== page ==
This home in Young’s Addition to the City of Chicago was built in 1896 for A. Smith at a cost of $4,000. The mason was F.O. Johnson. A number of things are striking about the home, which is set back on the lot and positioned to have a side yard. One could imagine an even bigger side yard since the building to the south was built much later.
The design of the home indicates a French Chateau roof line combined with more curved peaked dormers. As was the convention with Queen Anne homes, the front door is placed asymmetrically to accommodate a formal parlor and a sitting room. The porch stretches across the front of the home fitting around the great curved bay. The columns are half height Doric in style, resting on a Joliet limestone base which was also used for the foundation stones.
As you enter the home through a small foyer, what you notice first is the beautiful oak woodwork and the bleached oak floors. The central hallway is designed so that the staircase extends to the front of the house. All the turned spindles on the staircase are original as is the built-in bench on the wall opposite the entrance.
In the formal parlor, the original chandeliers were gas and electric and so are the replacements. The mantel is a replacement and has been decorated in the style of the home. The original had a cast iron front and it added heat to the room. The baseboards in this room and throughout the house are 12 inches high. Notice especially the beautiful pocket doors with six panels.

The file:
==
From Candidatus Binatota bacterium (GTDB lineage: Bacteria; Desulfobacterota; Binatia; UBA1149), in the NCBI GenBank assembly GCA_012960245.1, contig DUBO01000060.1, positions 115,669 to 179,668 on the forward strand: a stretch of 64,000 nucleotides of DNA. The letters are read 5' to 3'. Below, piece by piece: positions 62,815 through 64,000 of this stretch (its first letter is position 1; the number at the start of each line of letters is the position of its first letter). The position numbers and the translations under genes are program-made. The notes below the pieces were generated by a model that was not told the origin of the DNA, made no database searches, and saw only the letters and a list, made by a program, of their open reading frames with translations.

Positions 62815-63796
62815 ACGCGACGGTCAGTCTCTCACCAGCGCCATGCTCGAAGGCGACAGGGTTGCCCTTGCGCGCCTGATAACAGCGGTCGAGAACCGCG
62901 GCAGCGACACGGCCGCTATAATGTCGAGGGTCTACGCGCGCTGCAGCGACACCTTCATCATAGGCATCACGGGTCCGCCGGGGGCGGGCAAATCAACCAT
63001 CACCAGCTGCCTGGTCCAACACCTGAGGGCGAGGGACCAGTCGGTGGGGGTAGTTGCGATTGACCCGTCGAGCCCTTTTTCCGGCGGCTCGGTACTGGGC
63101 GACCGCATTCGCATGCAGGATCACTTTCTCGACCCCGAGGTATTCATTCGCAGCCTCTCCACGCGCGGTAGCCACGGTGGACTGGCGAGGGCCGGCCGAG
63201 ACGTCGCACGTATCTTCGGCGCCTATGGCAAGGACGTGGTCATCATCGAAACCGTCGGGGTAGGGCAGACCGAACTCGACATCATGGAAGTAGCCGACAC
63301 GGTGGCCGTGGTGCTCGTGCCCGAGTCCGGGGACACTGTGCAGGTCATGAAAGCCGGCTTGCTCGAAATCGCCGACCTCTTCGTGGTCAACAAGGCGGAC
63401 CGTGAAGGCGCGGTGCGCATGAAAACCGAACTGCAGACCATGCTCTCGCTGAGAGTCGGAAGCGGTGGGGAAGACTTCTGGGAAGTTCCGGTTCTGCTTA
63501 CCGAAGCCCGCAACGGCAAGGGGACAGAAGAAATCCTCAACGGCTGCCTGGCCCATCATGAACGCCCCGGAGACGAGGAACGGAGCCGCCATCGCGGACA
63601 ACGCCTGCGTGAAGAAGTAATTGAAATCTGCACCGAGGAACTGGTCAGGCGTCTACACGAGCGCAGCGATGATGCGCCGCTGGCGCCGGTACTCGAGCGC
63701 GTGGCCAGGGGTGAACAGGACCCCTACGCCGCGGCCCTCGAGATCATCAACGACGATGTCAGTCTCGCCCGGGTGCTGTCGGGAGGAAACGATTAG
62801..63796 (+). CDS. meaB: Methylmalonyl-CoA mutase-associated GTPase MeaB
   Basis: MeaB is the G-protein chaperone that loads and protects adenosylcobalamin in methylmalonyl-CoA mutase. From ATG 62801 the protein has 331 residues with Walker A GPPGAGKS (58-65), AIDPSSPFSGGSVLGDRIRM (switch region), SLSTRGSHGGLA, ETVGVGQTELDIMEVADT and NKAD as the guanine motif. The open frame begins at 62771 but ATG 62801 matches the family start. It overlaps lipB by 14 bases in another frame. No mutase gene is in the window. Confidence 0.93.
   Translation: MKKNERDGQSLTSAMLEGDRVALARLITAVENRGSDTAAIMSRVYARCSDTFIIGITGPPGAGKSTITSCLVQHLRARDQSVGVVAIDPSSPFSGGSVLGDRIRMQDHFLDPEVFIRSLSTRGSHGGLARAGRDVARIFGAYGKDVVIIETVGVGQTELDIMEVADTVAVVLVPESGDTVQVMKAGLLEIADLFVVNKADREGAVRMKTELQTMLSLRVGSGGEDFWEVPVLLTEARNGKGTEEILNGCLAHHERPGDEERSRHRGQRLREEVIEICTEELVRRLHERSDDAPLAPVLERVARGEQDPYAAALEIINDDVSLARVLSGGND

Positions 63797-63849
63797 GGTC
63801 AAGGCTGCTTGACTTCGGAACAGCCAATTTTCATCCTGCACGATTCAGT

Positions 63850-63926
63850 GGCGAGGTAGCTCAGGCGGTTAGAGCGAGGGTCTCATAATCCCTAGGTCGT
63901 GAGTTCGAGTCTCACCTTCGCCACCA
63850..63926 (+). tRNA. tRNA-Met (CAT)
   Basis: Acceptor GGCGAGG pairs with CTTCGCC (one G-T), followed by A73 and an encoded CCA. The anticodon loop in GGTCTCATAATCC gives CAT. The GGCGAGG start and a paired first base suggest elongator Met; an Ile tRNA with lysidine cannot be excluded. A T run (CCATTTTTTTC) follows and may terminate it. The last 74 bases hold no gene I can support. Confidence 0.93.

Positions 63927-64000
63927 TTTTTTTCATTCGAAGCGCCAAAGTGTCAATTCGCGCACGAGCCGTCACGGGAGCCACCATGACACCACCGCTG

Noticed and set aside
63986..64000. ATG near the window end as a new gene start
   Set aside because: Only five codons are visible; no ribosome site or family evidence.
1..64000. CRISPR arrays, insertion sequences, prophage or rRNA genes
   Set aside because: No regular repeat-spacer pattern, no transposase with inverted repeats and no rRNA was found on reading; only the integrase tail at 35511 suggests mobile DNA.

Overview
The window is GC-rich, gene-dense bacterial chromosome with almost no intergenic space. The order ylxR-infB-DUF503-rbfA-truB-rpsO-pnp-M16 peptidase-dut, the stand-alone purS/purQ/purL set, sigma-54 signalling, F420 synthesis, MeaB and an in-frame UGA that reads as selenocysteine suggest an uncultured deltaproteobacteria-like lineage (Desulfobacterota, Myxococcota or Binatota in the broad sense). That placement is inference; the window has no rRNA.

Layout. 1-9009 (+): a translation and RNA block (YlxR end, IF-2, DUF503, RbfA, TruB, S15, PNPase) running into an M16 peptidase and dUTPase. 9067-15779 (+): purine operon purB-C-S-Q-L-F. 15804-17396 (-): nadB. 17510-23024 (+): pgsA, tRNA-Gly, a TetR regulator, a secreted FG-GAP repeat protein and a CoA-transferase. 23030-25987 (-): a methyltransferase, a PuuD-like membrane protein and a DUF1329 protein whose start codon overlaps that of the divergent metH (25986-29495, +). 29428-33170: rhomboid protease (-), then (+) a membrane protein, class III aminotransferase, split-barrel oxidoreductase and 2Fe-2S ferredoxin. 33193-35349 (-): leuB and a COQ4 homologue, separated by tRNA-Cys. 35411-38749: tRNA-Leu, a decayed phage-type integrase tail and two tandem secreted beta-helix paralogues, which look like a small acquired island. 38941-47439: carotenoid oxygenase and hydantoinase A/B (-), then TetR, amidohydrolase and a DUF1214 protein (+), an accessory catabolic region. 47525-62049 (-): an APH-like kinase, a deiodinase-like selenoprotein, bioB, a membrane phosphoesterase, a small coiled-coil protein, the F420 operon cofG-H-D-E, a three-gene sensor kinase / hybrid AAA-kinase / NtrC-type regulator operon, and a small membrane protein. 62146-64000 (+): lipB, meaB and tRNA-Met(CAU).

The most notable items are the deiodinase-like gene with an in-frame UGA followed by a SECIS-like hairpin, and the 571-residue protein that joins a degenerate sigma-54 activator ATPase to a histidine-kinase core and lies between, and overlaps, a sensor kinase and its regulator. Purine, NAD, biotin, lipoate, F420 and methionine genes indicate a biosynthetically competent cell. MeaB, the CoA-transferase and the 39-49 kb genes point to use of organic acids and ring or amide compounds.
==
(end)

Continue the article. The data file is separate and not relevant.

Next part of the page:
In the second parlor, a large front window had a stained glass above. This has been replaced. The room has been redesigned with French doors and the removal of a wall separating the parlor from the dining room. Two built-in cabinets remain from the original room. The kitchen has been remodeled with a washroom added in place of the butler’s pantry.
As you ascend the staircase to the second floor, note the newel post with the light. The original was gas but it has been converted to electricity. The banister is a flat piece of oak with some decorative scroll-work at the landing. At the landing you will see windows that were probably stained or beveled glass. The owner hopes to replace these soon.
The second floor holds four bedrooms. The room above the parlor features an original fireplace with an elegant cast iron design of a scene from Romeo and Juliet. The other bedrooms are open, but their uses have been adapted. There is a walk-through closet between the two south rooms. In the hall outside the remodeled bath is an original linen closet.
The third floor was set aside for servant quarters with a washroom. At one point in the history of the home, it served as a rooming house and this area was an apartment. Note the change in the quality of the woodwork and doors on the third floor.
Before you descend the stairs, take a look at the view to the first floor. It is quite spectacular and indicative of the overall beauty of design and proportion in this 100+ year old antique home.
You may exit through the kitchen and enjoy a view of the beautiful backyard and garden. If you think that you’ve seen this home before, maybe you have. It was featured in some scenes from the Steven Seagal film, “Above the Law.” It has also been used in some Ford automobile commercials.